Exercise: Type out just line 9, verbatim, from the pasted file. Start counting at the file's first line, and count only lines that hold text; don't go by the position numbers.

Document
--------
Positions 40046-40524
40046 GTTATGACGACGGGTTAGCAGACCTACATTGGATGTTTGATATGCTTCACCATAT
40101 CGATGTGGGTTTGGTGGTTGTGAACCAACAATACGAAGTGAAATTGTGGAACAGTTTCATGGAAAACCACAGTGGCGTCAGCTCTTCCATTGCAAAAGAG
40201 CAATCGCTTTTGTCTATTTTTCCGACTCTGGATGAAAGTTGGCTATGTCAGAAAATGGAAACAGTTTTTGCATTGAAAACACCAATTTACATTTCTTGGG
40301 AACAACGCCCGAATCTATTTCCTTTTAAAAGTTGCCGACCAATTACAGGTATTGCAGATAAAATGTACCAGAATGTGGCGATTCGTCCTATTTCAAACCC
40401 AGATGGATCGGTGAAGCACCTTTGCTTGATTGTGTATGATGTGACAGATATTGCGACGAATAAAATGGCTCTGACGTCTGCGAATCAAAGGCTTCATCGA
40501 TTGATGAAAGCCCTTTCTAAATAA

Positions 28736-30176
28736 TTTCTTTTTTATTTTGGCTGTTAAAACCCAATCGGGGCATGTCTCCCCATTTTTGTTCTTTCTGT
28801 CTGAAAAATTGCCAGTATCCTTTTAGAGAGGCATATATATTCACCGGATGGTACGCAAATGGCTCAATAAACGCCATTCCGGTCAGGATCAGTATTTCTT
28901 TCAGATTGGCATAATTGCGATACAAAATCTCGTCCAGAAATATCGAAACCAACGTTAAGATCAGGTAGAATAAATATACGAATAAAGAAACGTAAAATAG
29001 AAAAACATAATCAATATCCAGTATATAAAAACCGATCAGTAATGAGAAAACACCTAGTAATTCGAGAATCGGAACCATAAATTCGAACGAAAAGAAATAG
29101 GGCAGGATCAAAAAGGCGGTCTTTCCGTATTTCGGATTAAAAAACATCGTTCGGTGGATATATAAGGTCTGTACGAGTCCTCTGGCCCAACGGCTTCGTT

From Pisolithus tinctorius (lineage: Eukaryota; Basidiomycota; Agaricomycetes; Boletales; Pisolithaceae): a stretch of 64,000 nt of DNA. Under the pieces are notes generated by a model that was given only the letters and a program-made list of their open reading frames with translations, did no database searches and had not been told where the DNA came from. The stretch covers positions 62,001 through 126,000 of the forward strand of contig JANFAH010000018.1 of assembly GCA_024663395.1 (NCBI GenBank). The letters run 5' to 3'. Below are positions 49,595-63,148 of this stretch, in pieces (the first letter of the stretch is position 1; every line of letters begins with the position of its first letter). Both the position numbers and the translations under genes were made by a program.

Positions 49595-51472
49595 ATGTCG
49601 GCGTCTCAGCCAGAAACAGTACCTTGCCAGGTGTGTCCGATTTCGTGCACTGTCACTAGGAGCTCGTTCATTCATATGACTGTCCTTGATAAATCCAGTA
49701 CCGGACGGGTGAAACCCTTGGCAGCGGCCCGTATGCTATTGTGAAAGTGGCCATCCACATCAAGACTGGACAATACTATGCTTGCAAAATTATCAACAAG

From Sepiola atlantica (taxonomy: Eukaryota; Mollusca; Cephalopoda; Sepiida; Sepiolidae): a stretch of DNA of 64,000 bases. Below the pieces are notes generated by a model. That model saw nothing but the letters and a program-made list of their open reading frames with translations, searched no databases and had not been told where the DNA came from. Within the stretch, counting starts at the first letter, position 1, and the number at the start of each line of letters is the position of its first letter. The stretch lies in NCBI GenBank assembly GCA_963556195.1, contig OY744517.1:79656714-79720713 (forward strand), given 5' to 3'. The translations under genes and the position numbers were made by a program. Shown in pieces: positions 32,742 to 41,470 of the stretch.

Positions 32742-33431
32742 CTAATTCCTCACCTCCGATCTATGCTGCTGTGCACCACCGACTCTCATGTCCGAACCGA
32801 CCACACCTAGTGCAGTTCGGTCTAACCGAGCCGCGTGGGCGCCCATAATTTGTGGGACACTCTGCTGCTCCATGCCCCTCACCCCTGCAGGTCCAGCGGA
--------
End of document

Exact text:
28736 TTTCTTTTTTATTTTGGCTGTTAAAACCCAATCGGGGCATGTCTCCCCATTTTTGTTCTTTCTGT